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The Montana Medical Association represents more than 1,400 physicians and other medical professionals throughout Montana. We are writing to express our support of the vaping ban proposed by Gov. Steve Bullock and the Montana Department of Public Health and Human Services (DPHHS). Delaying this action poses a significant health risk to the citizens of Montana.

This emergency ban is a necessary and welcome response to the outbreak of acute lung disease among people who vape, which as of last week has 1,479 confirmed cases and at least 33 deaths throughout the U.S. Recently a teenager became the first Montana victim of the acute lung illness.

In the case of an outbreak of serious illness, public health officials conduct a thorough investigation into possible causes. This investigation is currently underway, and the exact source of the illness has yet to be identified. The Centers for Disease Control and Prevention (CDC) provides regular updates; it has found that while a majority of people with lung disease are using THC products, there is a significant number who report using nicotine-only products. The CDC and your Montana physicians recommend everyone abstain from vaping while the number of deaths continues to rise.

Meanwhile, the tobacco and vaping industries are doing their best to undermine this investigation by spreading misinformation. We urge you not to listen to the tobacco lobby’s flood of misinformation, and to reject their interference to delay this emergency ban.

Even if we were to put concerns about this acute lung illness aside, our state and federal governments are long overdue to address the signs of a worsening vaping epidemic among our children and teens. An ever-increasing number of these products are ending up in our schools, and in the hands of teens and pre-teens. Cotton candy and green apple flavorings, among others, are clearly meant to appeal to children, teens and young adults. As a result, we see continued increases in use: 58% of high school students have vaped, and 30% do so regularly.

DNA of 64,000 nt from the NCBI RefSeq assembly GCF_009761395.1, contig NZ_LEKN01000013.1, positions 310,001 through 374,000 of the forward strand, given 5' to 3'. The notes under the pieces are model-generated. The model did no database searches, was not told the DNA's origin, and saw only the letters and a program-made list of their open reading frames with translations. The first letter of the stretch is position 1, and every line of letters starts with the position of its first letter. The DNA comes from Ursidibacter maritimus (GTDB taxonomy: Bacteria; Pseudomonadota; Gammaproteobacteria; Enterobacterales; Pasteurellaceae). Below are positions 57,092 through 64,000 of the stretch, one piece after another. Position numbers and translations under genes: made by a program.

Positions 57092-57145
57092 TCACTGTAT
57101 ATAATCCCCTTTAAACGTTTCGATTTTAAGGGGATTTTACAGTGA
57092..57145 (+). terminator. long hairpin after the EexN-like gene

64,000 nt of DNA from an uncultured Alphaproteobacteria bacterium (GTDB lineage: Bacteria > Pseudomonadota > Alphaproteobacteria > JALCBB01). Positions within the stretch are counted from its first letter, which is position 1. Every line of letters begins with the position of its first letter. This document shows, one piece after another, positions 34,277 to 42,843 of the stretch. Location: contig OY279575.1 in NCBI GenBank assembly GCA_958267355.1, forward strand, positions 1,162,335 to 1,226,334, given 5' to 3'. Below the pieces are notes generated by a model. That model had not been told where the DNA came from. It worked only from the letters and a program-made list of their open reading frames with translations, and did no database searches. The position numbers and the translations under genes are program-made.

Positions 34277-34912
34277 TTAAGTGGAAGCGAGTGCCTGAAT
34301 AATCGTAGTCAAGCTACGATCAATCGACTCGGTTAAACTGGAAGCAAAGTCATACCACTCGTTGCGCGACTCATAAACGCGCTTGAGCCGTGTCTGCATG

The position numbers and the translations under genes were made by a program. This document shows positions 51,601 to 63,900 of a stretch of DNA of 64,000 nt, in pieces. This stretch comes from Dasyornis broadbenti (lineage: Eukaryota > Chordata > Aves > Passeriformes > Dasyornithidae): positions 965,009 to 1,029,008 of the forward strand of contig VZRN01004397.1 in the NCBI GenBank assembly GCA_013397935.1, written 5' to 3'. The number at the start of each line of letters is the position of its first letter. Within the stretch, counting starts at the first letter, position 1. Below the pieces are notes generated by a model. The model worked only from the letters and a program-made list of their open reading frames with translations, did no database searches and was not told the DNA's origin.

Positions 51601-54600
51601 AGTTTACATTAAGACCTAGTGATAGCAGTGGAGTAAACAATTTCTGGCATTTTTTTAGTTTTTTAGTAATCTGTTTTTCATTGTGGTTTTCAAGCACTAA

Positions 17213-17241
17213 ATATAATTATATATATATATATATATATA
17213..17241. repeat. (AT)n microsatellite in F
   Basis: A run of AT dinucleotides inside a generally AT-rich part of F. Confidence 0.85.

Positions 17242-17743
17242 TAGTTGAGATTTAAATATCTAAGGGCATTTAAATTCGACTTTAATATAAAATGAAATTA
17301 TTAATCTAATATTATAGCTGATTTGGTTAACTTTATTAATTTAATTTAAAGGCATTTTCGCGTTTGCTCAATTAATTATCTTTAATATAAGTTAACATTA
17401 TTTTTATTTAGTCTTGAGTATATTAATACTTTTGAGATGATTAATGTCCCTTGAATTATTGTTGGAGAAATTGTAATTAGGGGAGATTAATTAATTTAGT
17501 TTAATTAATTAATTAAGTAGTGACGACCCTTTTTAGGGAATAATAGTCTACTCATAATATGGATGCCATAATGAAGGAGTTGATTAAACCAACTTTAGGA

As school principals, teachers and doctors can tell you, even young children are using these products. They are disguised as pens, chap sticks, markers, USBs — impossible to keep out of classrooms.

There is plentiful evidence that nicotine is not safe for the developing brain, and we are doing irreparable harm to a generation of Montanans if we fail to act. The legal prohibitions on the sale of these products to children under 18 are clearly not enough to combat the appeal of the flavors and the image that the vaping industry intentionally seeks to propagate.

We, your doctors, already watch 1,600 Montanans die every year due to tobacco-related diseases. We know that those who vape are more likely to smoke, and that the vapor itself contains carcinogens and substances known to be toxic.

We call on the U.S. Food and Drug Administration to take forceful action to keep these products out of the hands of teens and children. We applaud Montana’s government for its response to the current crisis.

In weighing Montanans’ health against the profit-driven claims of the vaping industry, the choice is clear. Our health should be in the hands of the public health officials charged with our safety.

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Marc Mentel is president of the Montana Medical Association. 

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